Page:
Back in the 1980s, I was a lecteur in a Paris university, drafted in to help science students with their English. Since they lacked all motivation, one way I found of doing this was to show films. As a result, over a couple of years with different groups, I probably watched Carol Reed’s 1949 classic The Third Man about 30 times. It’s quite rare that I want to watch a film more than once, but when you know a film so well, there’s a special pleasure in the anticipation, as well as in that knowledge of all the tiny details which normally get missed. My tally is measly, of course, compared to Myra Franklin’s, a Welsh woman who saw The Sound Of Music 940 times. Which requires (let’s be charitable here) a special kind of bravery. The hills might have been alive but I was brain dead and I only saw it once.
Actually, this post isn’t about excessive film-watching but Izzy’s blog event where she asks what books have been adapted well to the screen. Although I thought of The Third Man, it doesn’t really count despite its brilliance, because the screenplay was written by Graham Greene first, his novella of the same story appearing afterwards. And the fact is, it’s pretty hard for a film to come close to the effectiveness of a book. How can the film of On The Road capture the breathlessness of Kerouac’s prose? How can Jackson’s take on The Lord of the Rings do justice to the richness of Tolkien’s imagination? (Sorry, Izzy, I beg to differ on that one!).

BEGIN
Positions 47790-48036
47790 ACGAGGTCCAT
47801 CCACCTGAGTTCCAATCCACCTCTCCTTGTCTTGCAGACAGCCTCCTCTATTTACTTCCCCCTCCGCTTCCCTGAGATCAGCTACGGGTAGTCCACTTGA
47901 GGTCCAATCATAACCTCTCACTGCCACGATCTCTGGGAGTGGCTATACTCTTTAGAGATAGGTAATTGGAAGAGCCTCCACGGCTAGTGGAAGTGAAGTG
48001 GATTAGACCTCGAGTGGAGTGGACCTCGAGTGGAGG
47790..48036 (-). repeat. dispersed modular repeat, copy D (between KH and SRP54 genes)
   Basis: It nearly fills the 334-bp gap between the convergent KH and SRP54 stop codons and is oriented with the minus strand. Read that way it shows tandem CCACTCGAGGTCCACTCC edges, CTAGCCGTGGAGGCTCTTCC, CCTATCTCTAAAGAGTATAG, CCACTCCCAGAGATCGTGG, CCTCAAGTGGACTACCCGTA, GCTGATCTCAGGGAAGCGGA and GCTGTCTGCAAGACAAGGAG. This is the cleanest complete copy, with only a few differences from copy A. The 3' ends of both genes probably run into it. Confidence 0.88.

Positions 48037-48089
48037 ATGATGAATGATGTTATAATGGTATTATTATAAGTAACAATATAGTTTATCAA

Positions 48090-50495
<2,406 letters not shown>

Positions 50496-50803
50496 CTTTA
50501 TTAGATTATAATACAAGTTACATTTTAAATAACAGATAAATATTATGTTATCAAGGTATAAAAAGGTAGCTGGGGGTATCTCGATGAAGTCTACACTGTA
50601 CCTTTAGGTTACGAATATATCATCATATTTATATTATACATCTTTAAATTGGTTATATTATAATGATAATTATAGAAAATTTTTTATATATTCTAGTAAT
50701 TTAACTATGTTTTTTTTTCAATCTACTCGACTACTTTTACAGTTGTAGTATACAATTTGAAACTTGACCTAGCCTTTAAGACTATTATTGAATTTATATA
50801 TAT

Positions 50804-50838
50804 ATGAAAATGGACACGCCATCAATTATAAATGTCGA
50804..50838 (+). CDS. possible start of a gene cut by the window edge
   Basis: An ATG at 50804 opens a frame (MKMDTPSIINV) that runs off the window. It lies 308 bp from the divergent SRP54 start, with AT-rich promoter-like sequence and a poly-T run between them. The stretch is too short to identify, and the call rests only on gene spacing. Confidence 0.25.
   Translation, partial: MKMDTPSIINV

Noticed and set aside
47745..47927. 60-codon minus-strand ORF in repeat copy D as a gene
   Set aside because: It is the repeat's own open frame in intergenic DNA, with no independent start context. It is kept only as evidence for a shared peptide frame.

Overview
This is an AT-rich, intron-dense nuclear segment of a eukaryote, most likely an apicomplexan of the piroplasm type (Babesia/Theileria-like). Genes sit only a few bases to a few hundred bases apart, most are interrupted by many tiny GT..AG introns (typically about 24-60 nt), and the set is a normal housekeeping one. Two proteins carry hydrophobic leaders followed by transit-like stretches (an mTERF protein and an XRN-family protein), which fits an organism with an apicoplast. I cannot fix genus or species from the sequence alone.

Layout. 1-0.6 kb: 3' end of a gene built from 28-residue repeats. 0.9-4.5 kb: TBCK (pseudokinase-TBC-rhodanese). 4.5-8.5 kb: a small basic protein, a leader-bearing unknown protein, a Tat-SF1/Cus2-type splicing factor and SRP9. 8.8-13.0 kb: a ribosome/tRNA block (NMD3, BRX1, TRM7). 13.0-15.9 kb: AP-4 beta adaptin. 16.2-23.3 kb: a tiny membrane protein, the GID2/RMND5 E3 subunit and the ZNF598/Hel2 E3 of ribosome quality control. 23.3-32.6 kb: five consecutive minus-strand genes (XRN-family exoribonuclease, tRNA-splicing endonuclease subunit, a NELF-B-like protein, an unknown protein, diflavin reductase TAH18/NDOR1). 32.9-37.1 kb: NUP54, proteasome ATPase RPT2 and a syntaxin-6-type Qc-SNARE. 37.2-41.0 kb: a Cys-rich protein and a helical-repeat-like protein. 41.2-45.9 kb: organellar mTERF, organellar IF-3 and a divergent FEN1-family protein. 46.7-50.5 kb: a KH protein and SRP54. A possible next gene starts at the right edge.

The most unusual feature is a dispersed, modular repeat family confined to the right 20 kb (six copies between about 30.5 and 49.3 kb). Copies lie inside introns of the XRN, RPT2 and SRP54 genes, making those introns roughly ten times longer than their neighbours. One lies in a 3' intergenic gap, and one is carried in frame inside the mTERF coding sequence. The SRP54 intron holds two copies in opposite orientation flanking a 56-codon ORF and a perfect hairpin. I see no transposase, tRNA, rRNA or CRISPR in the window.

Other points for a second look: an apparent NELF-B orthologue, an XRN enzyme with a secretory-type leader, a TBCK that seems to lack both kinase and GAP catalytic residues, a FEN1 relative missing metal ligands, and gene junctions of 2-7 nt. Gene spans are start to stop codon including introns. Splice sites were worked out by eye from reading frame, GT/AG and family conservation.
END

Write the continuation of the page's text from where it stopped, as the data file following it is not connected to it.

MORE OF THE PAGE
All the same, there are some good examples. Izzy cites The Shining (yes, definitely!) and The Talented Mr. Ripley and No Country for Old Men also come to mind. But for me, top of the list has to be Bob Fosse’s 1972 film Cabaret, based on the Christopher Isherwood book, Goodbye to Berlin. The adaptation was helped by great music and award-winning performances from Joel Grey and Liza Minelli, and it remains one of my favourite films. I’ve only seen it three times, though. Quite reasonable, really.